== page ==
NEW YORK, July 6 When Goldman Sachs' then-senior partner, Gus Levy, suffered a stroke in the middle of a client meeting in 1976 and died shortly after, the bank's management didn't know who would lead the firm. No one, it seemed, had planned for succession.
What happened next is not entirely clear. As Roy Smith, a former Goldman partner, tells the story, Levy had left a note in the top drawer of his desk in the office. It said if anything were to happen to him, the management committee should name John Whitehead and John Weinberg as co-senior partners, and so Goldman did that, Smith said.
Whitehead said he never saw the letter. He said both Weinberg, who died in 2006, and he knew they were next in line and proposed to the committee that they share the title equally.
"It was a very short period of people not knowing," Whitehead said.
Succession planning at most major U.S. companies has evolved considerably since then. When JPMorgan Chase & Co Chairman and Chief Executive Jamie Dimon announced this week that he had been diagnosed with throat cancer, the largest U.S. bank said its board already had plans for a full-range of scenarios in place.
Sudden, life-threatening ailments such as cancer present unique management challenges, which can throw a company into limbo and need more than the typical succession planning that boards do.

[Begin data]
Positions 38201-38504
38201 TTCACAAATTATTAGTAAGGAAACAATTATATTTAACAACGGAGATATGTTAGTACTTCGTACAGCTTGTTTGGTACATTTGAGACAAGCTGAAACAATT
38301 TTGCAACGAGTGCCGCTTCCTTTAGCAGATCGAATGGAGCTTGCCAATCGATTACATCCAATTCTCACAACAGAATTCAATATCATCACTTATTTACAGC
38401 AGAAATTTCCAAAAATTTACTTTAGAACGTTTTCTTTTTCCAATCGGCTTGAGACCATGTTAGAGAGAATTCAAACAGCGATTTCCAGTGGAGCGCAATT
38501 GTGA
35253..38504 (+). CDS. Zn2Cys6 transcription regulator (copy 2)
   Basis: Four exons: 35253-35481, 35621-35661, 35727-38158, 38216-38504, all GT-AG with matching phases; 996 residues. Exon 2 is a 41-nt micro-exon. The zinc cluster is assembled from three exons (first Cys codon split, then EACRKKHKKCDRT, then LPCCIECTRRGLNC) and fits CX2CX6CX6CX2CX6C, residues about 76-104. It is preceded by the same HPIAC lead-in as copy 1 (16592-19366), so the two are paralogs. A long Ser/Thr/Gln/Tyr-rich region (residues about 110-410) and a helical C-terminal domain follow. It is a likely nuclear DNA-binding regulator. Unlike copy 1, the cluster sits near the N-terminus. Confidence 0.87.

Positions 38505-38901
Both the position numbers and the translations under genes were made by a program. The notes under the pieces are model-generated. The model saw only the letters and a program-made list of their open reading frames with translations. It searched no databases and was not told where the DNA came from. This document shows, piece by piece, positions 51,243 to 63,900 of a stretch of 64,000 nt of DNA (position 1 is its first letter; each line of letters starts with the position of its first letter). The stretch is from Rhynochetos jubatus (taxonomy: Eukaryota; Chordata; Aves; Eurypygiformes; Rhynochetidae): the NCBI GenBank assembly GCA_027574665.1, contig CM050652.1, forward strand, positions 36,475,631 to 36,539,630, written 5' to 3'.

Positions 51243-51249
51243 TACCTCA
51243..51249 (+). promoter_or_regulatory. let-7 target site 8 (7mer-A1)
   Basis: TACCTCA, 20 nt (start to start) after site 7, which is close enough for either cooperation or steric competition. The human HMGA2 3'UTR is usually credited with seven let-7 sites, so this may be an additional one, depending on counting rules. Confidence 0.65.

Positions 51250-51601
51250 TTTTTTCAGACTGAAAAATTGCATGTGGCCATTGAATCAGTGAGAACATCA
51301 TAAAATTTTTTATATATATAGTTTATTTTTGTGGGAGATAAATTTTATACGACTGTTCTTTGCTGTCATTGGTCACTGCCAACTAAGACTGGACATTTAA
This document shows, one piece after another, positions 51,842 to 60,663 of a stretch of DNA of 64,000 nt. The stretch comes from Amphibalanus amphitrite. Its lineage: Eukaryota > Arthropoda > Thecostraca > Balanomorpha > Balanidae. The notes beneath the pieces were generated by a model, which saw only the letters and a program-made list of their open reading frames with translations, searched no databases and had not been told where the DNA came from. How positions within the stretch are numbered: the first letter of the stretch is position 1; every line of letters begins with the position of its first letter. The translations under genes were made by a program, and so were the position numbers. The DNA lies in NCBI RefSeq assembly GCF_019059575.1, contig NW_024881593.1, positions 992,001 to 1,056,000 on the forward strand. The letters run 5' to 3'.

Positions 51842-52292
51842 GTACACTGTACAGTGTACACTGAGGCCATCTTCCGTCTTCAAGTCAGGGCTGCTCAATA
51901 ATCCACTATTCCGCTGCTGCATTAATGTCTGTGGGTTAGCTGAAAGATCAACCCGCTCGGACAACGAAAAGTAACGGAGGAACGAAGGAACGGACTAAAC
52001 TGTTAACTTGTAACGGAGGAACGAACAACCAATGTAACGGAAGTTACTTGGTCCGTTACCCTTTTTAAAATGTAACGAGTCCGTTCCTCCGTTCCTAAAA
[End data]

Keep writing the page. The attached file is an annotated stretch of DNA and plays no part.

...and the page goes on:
Companies must decide how much to tell investors while balancing disclosure with privacy of the CEO and his or her family. They have to accelerate their succession planning, while remembering that the person can fully recover and continue to do the job. They must ensure day-to-day management can continue smoothly, but also be prepared to deal with the situation if a crisis suddenly hits the company while its chief is out of commission.
Treatment for an ailment like throat cancer can be very debilitating, sometimes leaving the patient with mouth sores, and difficulty swallowing and speaking, according to doctors. There is often also residual damage from the radiation, which means recovery takes time.
"The real question is, how much distraction and energy and focus do you still have to keep running the company effectively?" Smith said. "If you're worried about whether you're going to die, the affairs of the bank become less interesting but to the shareholder they're as important as they were before."
It's a possibility that companies have to face frequently. Sitting CEOs at other companies such as Robert Benmosche at American International Group Inc and Warren Buffett at Berkshire Hathaway Inc have been diagnosed with cancer in the past.
In general, CEOs tend to be in an age group that is vulnerable to cancer. According to the National Cancer Institute, of all the people diagnosed with cancer in the United States from 2007 to 2011, 24.1 percent were between 55 and 64 years old and 25.4 percent were between 65 and 74. Dimon is 58.
While companies have made progress on managing through such situations, corporate governance experts said more is needed.
"What you're going to hear is, 'We have a deep bench. We have high-quality people. The board takes succession seriously,'" said David Larcker, professor at the Stanford Graduate School of Business, who has researched corporate governance and management incentives. "The issue is, How do you convince shareholders that you have a really good succession plan that's more than words?"
AIG faced a problem four years ago, when Benmosche was diagnosed with cancer. The insurer was struggling to recover and looking for ways to repay U.S. taxpayers for its massive bailout after it went nearly bankrupt in the financial crisis.